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  12. I wonder if Dudeism and/or Pastafarianism count as religious groups in Washington! I have been an ordained ULC minister for many years, but don't know if my atheism disqualifies me. :) Anyway, I want to have my brother officiate the wedding between me and my partner, and maybe he'd like the Dudeism thing better too.

    1 agrees
    • Even though I'm in Australia, I got ordained in the Church of the Latter-Day Dude a couple of years ago. You know, just in case I'm ever asked to officiate a wedding in the states… I was thinking a unity White Russian cocktail would be suitable :-)

      http://dudeism.com/ordination/

      3 agree
  13. We had my husband's uncle officiate our wedding- in Sacramento. Rather than get ordained, he went through the county/state for a license to perform a single ceremony. My cousin, however, did get ordained online prior to officiating another cousin's wedding.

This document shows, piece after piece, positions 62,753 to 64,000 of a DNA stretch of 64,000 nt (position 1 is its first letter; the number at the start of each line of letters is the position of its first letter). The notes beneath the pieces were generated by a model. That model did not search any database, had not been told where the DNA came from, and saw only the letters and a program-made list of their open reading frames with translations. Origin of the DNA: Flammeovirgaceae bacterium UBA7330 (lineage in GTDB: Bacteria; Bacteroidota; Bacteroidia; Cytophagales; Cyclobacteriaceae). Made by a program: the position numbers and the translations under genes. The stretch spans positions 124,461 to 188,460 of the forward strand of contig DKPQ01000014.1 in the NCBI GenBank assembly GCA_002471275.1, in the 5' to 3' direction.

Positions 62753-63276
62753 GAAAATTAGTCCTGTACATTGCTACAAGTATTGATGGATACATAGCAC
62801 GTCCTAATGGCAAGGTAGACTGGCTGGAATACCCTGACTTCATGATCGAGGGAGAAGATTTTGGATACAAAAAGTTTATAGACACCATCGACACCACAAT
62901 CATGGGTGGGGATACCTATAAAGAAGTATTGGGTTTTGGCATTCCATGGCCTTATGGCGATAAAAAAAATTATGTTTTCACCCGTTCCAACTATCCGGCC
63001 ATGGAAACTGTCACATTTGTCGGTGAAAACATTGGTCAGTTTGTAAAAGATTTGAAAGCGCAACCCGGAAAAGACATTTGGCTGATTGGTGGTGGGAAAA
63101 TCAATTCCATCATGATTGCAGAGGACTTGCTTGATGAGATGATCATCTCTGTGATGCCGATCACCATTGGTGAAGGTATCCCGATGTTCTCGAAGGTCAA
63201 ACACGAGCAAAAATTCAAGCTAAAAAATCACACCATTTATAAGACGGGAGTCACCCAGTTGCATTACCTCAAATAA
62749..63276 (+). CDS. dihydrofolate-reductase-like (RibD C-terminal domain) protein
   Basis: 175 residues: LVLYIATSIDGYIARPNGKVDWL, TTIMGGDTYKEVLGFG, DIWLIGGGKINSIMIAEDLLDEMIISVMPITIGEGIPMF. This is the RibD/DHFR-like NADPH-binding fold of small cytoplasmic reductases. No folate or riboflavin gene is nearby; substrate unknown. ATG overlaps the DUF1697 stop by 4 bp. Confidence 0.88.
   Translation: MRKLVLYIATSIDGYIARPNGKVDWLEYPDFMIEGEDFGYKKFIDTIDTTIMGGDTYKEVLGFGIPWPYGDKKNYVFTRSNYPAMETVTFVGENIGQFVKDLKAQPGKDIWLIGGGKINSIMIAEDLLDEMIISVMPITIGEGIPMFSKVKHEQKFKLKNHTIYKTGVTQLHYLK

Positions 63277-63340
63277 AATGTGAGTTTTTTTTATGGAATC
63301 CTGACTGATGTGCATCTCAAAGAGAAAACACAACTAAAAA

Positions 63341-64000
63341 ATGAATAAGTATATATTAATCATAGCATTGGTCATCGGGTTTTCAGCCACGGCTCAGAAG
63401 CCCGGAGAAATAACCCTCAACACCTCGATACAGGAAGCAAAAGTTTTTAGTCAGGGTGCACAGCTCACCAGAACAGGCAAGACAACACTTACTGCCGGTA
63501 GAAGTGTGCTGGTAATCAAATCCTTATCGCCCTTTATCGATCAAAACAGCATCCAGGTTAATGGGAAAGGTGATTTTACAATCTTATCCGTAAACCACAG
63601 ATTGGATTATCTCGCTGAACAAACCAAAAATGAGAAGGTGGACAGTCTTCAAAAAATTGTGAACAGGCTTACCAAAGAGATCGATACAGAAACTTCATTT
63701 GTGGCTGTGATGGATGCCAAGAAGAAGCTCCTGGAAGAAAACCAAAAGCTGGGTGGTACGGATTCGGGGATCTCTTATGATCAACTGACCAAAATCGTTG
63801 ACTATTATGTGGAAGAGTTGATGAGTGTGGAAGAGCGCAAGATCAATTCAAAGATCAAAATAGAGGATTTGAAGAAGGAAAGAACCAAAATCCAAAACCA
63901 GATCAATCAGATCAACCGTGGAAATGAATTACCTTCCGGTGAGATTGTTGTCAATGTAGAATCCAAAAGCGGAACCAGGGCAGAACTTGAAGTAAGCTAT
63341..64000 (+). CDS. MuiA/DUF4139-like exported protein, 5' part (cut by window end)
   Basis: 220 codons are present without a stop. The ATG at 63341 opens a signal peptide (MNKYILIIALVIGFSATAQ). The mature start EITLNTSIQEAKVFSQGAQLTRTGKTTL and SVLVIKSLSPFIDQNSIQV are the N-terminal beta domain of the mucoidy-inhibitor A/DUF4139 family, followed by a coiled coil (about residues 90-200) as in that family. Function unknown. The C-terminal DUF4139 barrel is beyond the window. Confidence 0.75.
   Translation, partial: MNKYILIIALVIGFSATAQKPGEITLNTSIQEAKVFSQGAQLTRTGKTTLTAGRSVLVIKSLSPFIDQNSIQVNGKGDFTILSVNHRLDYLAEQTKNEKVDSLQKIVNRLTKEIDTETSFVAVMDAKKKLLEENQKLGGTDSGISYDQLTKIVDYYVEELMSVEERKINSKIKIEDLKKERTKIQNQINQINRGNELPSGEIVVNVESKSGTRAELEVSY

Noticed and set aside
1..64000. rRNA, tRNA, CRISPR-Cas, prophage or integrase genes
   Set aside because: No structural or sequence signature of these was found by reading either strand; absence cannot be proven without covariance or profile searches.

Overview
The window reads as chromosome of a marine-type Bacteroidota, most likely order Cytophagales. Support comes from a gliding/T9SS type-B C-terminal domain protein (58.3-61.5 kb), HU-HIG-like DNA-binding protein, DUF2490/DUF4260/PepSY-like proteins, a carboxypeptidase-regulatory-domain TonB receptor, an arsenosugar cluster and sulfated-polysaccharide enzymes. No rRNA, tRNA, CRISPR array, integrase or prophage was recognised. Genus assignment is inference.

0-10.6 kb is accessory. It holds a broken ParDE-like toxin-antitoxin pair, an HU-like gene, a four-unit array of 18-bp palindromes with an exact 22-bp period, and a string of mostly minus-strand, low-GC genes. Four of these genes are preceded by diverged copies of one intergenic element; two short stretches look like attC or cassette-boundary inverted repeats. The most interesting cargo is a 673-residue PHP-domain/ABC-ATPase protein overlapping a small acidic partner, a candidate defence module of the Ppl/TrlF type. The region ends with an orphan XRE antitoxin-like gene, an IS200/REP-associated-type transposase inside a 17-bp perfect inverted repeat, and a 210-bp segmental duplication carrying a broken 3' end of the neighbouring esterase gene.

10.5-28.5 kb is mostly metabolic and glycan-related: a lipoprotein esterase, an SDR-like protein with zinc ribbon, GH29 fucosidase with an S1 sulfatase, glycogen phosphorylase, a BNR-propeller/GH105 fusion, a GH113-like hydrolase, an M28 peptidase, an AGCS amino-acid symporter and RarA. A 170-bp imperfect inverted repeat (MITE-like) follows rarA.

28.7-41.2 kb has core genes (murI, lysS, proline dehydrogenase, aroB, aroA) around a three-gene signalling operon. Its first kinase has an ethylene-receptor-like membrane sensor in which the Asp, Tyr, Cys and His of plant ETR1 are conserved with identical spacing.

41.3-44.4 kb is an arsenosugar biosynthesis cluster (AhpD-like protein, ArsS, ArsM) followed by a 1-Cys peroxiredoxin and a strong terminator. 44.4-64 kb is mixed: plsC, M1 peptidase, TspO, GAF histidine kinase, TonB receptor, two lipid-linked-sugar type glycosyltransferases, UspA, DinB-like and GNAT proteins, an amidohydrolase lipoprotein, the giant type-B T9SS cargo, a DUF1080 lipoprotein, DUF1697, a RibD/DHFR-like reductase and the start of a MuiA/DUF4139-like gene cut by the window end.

1 agrees
  14. I'm so jealous of your wedding laws. In the UK you can either have a religious service in a church, or a non-religious civil ceremony by a registrar. Makes it trickier than I think it needs to be (I'd love an outdoors, religious, legal wedding but that's not possible in the UK).

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  15. We had my sister and hubby's brother (who were also the MOH and BM!) ordained with ULC for our Sonoma County, California wedding; my sister is Agnostic, and Hubby's brother is Christian.